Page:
Brewer said for LePage, the work requirements in the Pennsylvania plan might be seen as appealing to his right-wing base. Brewer said that since LePage is in a three-way race, he can potentially win with mostly base votes.
Maine Democrats criticized the work requirements element of the Pennsylvania plan.
“I don’t see how those two issues are related,” said Rep. Richard Farnsworth, D-Portland and House chairman of the Legislature’s Health and Human Services Committee. “One has to do with health care and the other has to do with employment opportunities. The two are not associated.”
Sen. Roger Katz, a moderate Augusta Republican who tried but failed to broker a compromise on Medicaid expansion last spring, said he’s hopeful a deal can be reached. He praised the work requirements in the Pennsylvania plan.
“Many members of our party are honestly and philosophically opposed to expansion under any scenario, and I respect their opinions. This is hardly black and white. But I think there is an opportunity to get it done, infuse about a billion dollars into the Maine economy and still honor sound Republican principles. Gov. Corbett’s suggestion of a work-search requirement is but one example,” Katz wrote in an email to the Press Herald.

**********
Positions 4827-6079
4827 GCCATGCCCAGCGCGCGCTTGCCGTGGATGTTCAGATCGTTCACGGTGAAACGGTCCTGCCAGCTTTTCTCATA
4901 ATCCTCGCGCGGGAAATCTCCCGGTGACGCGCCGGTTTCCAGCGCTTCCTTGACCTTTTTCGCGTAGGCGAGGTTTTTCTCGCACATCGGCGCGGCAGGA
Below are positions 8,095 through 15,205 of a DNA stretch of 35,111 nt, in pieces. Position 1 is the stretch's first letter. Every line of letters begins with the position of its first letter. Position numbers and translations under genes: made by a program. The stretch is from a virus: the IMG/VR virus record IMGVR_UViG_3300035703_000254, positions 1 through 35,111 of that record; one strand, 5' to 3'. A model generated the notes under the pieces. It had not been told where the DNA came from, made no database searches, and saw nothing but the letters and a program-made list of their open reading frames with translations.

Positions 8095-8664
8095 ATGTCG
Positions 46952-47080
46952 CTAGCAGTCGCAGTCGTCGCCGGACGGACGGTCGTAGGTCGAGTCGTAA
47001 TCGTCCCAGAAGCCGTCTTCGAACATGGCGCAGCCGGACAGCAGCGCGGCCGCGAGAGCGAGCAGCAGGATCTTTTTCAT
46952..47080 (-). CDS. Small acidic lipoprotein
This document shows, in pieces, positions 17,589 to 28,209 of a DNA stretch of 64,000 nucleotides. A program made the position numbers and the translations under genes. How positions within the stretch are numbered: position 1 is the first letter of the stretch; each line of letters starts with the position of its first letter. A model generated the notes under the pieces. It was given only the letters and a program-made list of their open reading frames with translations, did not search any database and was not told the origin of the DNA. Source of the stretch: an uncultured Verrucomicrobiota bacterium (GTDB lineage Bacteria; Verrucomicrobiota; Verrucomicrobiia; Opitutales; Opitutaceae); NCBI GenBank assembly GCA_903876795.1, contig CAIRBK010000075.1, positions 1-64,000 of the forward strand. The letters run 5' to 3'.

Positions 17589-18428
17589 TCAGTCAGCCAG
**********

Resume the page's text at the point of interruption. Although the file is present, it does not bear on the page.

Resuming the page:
Katz, who stressed that he was writing as an individual senator and not in his role in Senate Republican leadership, also pointed out that many Republican governors have supported Medicaid expansion.
Treat said the compromises seem to turn something relatively simple – Medicaid expansion – into a complicated workaround that essentially does the same thing.
But Treat said if it provides coverage for 70,000 additional people without insurance, it may yet be worth doing.
Mitchell Stein, policy analyst for the health care advocacy group Consumers for Affordable Health Care, said that even though the Pennsylvania plan is flawed, and there could be legitimate criticisms of other alternative models, at least officials in other states are talking about solutions rather than continuing to fight and tread over the same ground.
“For all of my objections, at least Pennsylvania is doing something,” Stein said. “There doesn’t seem to be that level of engagement here.”
Joe Lawlor can be contacted at 791-6376 or at: